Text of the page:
There may come a time when you, as a business owner or a manager, need to fire an employee. If the employee does not have an employment contract, then you have the right to fire the employee at any time for good cause or for no cause at all. However, you may not fire the employee for bad cause. That means that you may not fire an employee for a discriminatory reason, such as his race, age or religion, and you may not fire an employee for exercising a legal right such as taking leave under the Family Medical Leave Act or being a whistleblower. You have no obligation to provide fired employees with a severance package unless you have promised the employee a severance or state law requires it. Fired employees usually look for new jobs, and you may be asked for a reference. If you can provide a good reference, go ahead and do it. If not, just confirm that the employee worked for you.
Lead Counsel independently verifies attorneys by conferring with state bar associations and conducting annual reviews to confirm that an attorney practices in their advertised practice areas and possesses a valid bar license for the appropriate jurisdictions.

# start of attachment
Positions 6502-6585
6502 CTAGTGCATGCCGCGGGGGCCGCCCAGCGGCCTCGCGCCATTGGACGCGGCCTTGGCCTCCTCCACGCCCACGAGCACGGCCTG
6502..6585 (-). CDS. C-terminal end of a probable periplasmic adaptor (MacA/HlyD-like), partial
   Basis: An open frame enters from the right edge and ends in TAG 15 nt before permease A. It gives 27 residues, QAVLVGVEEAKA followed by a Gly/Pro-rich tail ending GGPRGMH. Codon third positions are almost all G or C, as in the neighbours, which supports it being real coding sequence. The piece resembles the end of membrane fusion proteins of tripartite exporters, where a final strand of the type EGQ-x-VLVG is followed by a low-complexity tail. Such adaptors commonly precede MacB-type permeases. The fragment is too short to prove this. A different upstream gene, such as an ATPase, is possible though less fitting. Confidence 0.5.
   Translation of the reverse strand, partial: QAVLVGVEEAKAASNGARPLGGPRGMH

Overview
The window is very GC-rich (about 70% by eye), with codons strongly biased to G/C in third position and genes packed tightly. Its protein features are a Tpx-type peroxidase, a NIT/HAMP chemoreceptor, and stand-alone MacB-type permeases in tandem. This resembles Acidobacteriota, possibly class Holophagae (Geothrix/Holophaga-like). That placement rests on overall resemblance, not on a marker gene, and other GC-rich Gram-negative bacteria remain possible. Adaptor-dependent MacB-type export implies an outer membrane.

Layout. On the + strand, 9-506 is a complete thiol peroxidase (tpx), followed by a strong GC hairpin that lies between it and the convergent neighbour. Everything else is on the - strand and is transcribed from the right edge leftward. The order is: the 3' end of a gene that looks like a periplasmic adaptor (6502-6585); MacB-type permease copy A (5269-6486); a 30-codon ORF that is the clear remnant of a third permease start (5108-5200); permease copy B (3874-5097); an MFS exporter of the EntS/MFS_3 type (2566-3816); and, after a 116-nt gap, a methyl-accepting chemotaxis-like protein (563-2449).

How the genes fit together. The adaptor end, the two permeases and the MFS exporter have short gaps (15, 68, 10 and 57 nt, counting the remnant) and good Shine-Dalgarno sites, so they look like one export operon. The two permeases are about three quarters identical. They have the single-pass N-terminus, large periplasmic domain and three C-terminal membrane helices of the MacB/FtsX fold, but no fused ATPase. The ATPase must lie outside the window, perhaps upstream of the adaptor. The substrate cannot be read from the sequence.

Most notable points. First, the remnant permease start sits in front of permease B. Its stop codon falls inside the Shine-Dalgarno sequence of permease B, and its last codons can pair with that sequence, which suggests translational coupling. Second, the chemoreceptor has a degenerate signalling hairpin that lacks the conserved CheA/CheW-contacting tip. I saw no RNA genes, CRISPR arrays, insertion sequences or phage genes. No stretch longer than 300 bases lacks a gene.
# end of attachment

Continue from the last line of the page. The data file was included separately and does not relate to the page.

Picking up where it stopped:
Attorneys Rated by Super Lawyers®
Super Lawyers is a rating service of outstanding lawyers from more than 70 practice areas who have attained a high-degree of peer recognition and professional achievement. The patented selection process includes independent research, peer nominations, and peer evaluations. The number provided represents the number of attorneys at the firm that have been selected to the Super Lawyers or Rising Stars lists.
Average experience reflects the average number of years that the attorneys at this firm have been licensed to practice law. The experience is based on data from the respective state bar association, where this information is available.